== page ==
Sapphires



Three stone natural Kashmir sapphire and diamond ring, circa 1920.
Ref: 13735

Saturday 10th November 2012

Sapphires have long been one of the most coveted gems in the world, perhaps rivalled only by rubies and emeralds.  The name comes from the ancient Sanskrit word shanipriya, ‘shani’ meaning Saturn, and ‘priya’, meaning precious or dear, Saturn long identified by its bluish glow.  Blue, said to be the most common ‘favourite colour’ in the world, is associated by various cultures with calm and tranquillity, and thus it is no surprise that sapphires are the gemstone of harmony, friendship and loyalty.

The most prized sapphires come from three historic locales in the world, all located in Asia—Kashmir, Burma and Sri Lanka.  The most famous of these sources is Kashmir, a north western region of the Indian sub-content located in the Himalaya Mountains, known historically for its high quality sapphires, renowned for their silk-like, intense cobalt and cornflower blue shades.  Kashmir sapphires are rare for both these unique visual attributes as well as the scarcity of the stones themselves.  Sapphires were only discovered in that area relatively recently, in 1881, due to a landslide which exposed the stones, and even then this original source was exhausted by 1887.  The gems have only been mined there intermittently, due to both harsh conditions--which allow for mining to take place only two to three months out of the year--and political upheaval.  It is quite unusual to see these on the market today, and we are extraordinarily lucky to have a number of Kashmir sapphires in our collection.

The second ranking source for sapphires is Burma, also known as the source of the world’s finest rubies.  Stones from this country are characterized by their intense royal blue colour.  Finally, Sri Lanka, formerly known as Ceylon (a name still associated with the stones), is the third major source of top quality sapphires.  It is known for medium toned cornflower blue stones, as well as fancy colours, particularly for the padparadscha sapphires, a beautiful orangey pink shade, the name also derived from the Sanskrit, meaning lotus flower, and is said to be reminiscent of a sunset.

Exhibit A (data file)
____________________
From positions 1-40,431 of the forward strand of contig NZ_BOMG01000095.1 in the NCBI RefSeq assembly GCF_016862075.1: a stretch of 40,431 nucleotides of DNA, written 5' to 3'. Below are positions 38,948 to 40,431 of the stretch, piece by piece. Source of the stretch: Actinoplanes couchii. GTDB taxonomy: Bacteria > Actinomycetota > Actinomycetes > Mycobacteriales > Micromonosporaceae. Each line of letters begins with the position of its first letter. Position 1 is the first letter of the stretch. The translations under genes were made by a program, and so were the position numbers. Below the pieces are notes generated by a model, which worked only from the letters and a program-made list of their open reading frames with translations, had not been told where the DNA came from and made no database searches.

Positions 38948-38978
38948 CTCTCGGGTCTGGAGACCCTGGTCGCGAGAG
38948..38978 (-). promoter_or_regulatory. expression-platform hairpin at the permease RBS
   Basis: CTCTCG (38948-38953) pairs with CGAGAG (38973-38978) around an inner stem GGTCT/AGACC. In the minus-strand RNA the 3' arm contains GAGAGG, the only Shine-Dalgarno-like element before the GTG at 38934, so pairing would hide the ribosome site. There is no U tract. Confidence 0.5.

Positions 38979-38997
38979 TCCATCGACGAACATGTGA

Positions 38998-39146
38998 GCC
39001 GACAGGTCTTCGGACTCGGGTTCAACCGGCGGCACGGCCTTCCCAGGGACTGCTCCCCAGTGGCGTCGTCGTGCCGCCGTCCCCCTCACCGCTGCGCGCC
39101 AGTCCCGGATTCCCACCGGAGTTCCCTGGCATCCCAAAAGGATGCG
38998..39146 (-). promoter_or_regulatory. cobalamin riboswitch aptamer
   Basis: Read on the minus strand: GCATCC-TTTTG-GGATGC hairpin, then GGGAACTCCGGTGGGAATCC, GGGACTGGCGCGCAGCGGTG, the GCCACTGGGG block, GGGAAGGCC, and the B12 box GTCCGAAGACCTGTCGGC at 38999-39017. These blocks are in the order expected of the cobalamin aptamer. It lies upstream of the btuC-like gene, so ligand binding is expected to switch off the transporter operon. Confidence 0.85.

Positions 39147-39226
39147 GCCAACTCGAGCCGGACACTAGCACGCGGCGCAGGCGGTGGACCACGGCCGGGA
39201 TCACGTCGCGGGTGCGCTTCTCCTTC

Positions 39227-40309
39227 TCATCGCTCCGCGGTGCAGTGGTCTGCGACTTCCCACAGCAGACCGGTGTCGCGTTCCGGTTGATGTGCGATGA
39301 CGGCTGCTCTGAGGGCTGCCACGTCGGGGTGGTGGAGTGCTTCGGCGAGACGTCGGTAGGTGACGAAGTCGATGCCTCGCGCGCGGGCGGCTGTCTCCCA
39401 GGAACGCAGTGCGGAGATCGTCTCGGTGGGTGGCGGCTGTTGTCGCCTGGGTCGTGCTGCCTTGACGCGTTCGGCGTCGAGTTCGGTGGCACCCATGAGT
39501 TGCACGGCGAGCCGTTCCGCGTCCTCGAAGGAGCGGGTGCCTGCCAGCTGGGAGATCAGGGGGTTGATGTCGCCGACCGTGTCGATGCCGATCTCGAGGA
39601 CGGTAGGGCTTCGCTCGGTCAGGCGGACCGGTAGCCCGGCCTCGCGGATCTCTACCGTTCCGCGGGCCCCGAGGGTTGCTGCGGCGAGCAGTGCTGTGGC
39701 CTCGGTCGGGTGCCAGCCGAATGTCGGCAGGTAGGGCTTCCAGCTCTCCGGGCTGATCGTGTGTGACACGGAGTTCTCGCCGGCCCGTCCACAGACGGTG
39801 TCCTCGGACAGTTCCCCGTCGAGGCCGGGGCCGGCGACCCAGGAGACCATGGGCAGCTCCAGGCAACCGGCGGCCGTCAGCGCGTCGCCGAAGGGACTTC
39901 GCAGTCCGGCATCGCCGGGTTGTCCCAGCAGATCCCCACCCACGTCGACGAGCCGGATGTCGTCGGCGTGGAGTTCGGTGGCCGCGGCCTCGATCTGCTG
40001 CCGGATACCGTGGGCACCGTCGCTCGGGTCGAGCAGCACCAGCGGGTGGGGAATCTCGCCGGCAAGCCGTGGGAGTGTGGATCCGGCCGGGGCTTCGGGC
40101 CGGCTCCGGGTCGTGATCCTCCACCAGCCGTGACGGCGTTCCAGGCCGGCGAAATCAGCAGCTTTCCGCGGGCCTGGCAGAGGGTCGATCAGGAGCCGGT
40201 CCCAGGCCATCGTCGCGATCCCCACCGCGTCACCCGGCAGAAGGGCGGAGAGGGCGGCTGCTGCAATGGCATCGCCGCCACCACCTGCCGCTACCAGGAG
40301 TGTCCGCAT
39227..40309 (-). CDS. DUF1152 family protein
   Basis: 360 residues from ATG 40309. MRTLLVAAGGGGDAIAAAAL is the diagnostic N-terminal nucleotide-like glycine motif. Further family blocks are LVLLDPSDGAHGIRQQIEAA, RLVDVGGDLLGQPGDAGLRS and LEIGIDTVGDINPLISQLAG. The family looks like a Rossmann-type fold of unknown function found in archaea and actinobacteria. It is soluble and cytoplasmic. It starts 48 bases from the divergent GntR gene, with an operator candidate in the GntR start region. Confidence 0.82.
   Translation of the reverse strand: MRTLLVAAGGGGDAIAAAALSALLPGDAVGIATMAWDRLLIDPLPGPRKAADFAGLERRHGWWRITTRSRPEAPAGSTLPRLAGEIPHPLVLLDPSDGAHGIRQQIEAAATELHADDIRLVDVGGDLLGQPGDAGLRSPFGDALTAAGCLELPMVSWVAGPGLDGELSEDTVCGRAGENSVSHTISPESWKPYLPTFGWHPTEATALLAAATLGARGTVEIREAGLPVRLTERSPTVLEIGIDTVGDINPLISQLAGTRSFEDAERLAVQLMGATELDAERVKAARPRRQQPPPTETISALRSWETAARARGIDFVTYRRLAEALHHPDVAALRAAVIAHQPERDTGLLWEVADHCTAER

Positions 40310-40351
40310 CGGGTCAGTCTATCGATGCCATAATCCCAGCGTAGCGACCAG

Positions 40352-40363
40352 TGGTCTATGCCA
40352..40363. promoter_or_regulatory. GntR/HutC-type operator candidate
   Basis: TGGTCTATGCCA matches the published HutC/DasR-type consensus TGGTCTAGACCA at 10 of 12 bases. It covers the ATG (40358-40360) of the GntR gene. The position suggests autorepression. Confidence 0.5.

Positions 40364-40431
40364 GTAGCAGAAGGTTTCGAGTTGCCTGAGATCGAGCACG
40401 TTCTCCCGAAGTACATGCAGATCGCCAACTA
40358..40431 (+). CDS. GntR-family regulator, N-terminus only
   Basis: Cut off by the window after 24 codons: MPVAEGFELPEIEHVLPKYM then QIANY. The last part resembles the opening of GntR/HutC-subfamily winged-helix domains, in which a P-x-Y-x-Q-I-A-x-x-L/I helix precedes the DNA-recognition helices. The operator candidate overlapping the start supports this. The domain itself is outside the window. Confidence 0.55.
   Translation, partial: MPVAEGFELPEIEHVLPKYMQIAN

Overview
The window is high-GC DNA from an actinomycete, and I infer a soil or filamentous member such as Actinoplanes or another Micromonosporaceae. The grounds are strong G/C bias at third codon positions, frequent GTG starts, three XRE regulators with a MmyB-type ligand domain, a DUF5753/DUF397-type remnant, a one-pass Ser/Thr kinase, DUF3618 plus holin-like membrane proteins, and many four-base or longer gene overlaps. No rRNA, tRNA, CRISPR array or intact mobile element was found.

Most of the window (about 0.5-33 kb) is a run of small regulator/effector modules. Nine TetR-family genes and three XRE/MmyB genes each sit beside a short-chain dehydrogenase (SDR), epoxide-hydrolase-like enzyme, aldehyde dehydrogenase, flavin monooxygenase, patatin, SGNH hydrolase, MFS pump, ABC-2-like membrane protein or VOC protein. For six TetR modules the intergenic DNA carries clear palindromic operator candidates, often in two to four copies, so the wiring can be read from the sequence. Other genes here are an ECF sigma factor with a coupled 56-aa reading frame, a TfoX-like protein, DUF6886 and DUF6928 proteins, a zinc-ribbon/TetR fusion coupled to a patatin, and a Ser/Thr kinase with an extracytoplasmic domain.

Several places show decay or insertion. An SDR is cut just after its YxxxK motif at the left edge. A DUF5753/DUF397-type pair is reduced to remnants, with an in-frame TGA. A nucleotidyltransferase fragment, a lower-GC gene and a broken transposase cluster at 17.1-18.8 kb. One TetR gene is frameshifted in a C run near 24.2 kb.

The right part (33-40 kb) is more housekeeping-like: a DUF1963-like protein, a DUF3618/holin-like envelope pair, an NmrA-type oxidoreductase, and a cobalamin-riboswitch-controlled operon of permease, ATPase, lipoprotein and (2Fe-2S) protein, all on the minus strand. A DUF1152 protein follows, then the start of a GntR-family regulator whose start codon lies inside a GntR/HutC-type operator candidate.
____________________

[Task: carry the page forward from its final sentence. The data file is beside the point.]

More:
As just mentioned, blue is not the only colour in which sapphires form.  The gemmological species is known as corumdum, and it comes in virtually every colour of the rainbow.  In fact, ruby is the name for the red variety of corundum, while all over colours aside from blue are termed ‘fancy’ coloured sapphires. 

Sapphires present an ideal alternative to diamonds when set into jewellery, not only for their variety of colours, but for their physical attributes.  They are the hardest gemstone after diamond and thus are extremely durable, and ideal to be set into jewels that are subject to daily wear, such as engagement rings.   In addition various shades and superior hardness, they also can also exhibit ‘phenomenon’.  Once such phenomenon is asterism, a special optical effect resulting from many tube shaped inclusions which create a star of light to form on top of the gemstone when it is cut in a dome shape, or en cabochon. 

There have been many famous and historic sapphires throughout the history of jewellery.  One such is the Stuart sapphire.  Its name originates from the Scottish House of Stuart, and has been in and out of the royal family of Scotland since 1214.  It once belonged to Robert II of Scotland, first monarch of the house of Stuart (then spelled “Stewart”).  In 1838 Queen Victoria it set into the new Imperial State Crown, where, though it has been since remade, remains to this day.

Another impressive sapphire in terms of both quality and provenance is the so-called Star of Bombay.  The 182-carat blue star sapphire was mined in Sri Lanka, and was originally owned by silent film star Mary Pickford.

In more recent years, a different sapphire has come into the lime light, also a gift between husband and wife--that featured in the engagement ring of Princess Diana, given to her buy Prince Charles in 1981, and then given by their son Prince William to Kate Middleton in 2010.  The oval blue sapphire and diamond cluster ring has been a traditional choice for engagement rings since Victorian times, due to its durability in combination with its association with harmonious love, and will most certainly continue to be a classic alternative to the diamond engagement ring in the future.

Art Deco natural pink sapphire and diamond ring, circa 1935.
Ref: 16697
Art Deco Burmese star sapphire and diamond ring, circa 1935.
Ref: 12134
Kashmir sapphire and diamond ring, English, circa 1950.
Ref: 16291
Ellis Bros. Art Deco purple sapphire and diamond ring, Toronto, circa 1920.
Ref: 15613
Antique sapphire and diamond cluster ring, circa 1870.
Ref: 16003

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